James says that’s what the tongue is like. You have this little bitty muscle that has a huge impact on our lives. It can make you or break you. It can open doors for you into the future. It can close doors for you. It can help other people. It can hurt other people. It’s wide open. It will determine the direction of your life.


James gives another example. Think about a ship, like the Queen Mary in Southern California. It’s this massive ship. It has three acres of recreational space on it. It’s huge! In fact, the anchor of the Queen Mary is the equivalent in weight to ten cars put together. It’s a massive ocean liner. Yet it’s steered by a relatively speaking small rudder that directs that ship into the wind and waves of the sea. It takes it here and there.


James says the same is true for our tongue. It literally directs your life.

The next thing he says is the tongue pierces others. The tongue has tremendous force for either good or harm. It can pierce others. He says it this way in chapter three, verse five: “Consider what a great forest is set on fire by a small spark. The tongue also is a fire. A world of evil among the parts of the body. It corrupts the whole person. It sets the whole course of his life on fire and is itself set on fire by hell.”


Verse seven: “All kinds of animals, birds, reptiles, and creatures of the sea are being tamed and have been tamed by man but no man can tame the tongue. It is a restless evil full of deadly poison.” There is James giving us the uncensored, straight up, no holds barred truth about the tongue. Don’t you affirm that statement? Even when you hear it as harsh as it is, doesn’t it just ring true? The tongue can be a restless evil. It can be a deadly poison. It can destroy lives.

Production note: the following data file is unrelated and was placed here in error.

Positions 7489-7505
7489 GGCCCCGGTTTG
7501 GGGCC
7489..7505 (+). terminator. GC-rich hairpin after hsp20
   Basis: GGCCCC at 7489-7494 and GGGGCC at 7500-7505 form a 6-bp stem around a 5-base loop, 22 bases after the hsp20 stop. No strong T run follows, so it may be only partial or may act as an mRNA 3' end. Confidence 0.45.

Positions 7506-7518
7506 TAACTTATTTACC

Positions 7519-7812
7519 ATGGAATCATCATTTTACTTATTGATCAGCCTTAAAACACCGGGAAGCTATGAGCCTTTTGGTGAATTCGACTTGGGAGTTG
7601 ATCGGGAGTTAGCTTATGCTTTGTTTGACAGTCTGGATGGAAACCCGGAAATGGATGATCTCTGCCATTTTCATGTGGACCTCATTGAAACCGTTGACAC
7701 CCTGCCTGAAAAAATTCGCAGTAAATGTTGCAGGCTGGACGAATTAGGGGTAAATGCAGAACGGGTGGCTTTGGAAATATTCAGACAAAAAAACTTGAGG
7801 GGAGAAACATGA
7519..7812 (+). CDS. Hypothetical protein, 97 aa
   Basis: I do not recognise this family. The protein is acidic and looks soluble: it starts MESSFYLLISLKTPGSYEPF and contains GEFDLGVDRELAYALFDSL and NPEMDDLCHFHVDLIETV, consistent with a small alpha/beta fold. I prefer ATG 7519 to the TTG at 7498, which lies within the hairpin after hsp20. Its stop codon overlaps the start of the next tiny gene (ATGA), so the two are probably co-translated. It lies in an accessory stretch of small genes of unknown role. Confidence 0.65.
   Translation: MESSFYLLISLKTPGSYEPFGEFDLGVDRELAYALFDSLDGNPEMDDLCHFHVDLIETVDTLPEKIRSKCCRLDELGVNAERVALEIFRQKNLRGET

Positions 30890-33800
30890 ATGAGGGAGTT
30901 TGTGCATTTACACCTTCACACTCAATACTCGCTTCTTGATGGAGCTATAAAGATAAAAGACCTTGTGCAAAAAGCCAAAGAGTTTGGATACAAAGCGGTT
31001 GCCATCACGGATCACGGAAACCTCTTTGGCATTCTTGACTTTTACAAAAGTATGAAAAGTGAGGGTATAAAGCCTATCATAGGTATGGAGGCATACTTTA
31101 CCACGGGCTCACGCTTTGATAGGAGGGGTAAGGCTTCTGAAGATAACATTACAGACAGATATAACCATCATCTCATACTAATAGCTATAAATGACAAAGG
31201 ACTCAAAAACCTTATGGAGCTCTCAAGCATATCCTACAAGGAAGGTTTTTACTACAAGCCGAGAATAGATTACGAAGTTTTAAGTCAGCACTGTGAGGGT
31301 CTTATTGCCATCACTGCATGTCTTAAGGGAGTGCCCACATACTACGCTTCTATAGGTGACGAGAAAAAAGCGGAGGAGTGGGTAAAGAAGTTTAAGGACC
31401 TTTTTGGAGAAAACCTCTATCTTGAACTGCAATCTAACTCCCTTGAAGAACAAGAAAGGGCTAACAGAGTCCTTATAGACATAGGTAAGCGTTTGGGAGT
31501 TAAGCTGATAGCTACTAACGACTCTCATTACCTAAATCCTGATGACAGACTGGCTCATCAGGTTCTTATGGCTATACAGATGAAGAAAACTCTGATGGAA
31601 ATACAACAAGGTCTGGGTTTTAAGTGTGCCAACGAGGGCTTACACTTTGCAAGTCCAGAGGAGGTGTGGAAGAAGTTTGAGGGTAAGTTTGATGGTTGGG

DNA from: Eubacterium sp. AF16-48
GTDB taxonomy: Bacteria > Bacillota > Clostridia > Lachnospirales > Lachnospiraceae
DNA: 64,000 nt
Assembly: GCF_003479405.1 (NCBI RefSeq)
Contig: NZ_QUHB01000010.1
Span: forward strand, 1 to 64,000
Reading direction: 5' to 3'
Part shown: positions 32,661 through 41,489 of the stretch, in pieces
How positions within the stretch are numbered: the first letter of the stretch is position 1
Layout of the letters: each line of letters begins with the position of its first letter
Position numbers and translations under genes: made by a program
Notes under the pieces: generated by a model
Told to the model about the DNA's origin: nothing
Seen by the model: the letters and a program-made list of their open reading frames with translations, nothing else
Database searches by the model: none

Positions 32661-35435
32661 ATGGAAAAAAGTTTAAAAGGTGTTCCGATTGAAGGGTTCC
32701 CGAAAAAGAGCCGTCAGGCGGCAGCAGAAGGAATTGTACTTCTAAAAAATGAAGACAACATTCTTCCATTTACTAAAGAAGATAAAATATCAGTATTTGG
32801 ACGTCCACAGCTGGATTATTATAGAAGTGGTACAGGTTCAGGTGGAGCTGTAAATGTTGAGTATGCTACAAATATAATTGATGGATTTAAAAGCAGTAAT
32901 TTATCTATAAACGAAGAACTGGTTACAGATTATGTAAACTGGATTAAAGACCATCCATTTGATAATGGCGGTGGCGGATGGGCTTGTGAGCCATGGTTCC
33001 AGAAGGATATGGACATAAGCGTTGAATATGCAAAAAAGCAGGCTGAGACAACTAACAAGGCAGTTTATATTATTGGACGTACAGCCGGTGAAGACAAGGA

It’s like a fire. Think about a beautiful area in Colorado like the Rocky Mountains. It’s beautiful with the trees and greenery. All of it can be up in smoke due to a spark. The Hayman Fire was the largest fire in Colorado history. It literally cost 150 million dollars. One hundred homes were destroyed in the midst of this fire that burned through 137,000 acres.


James says the same is true for our tongue. You can make a statement or a comment and then things begin to get out of control. One of the big problems with gossip isn’t just that gossip hurts other people. It’s that in the statement of gossip we often get the story wrong.


Then James gives another illustration. He says, “Think about the animals at the zoo. Man has been able to tame animals, reptiles, birds, and all these different things but no man has been able to tame the tongue.” He says, “It’s a restless evil.” Which is a term, restless, that he used back in chapter one, verse eight when he talked about a double minded man, unstable in all of his ways. In other words, it’s liable to break out at any moment. It’s a restless evil. You never know what the tongue is going to do. Then he says it’s like a poison, a deadly poison. The Greek word there is literally snake venom. Let’s just say the word gossip on three. One, two, three. Gossssssssssssip. It’s like snake venom. It’s deadly and poisonous. It even sounds snaky. It can hurt and damage people. The tongue can pierce others.


Then James says, “The tongue reveals our hearts.” The words that we say point to something deeper that’s going on in our lives. He says it this way in James 3:9, “With the tongue we praise our Lord and Father and with it we curse men who have been made in God’s likeness.” Oh, that’s convicting, isn’t it? We walk into our home and sit around the table. To curse somebody doesn’t mean you say a curse word. It’s a lot deeper than that. You could curse someone by saying, “You’re good for nothing.” What are you doing? You are putting a curse on their life. “You’re a horrible person.” “You’re worthless.” When we say those things we are cursing the very people that are made in God’s likeness. James is saying this shouldn’t be. “Out of the same mouth come praise and cursing, my brothers this should not be.”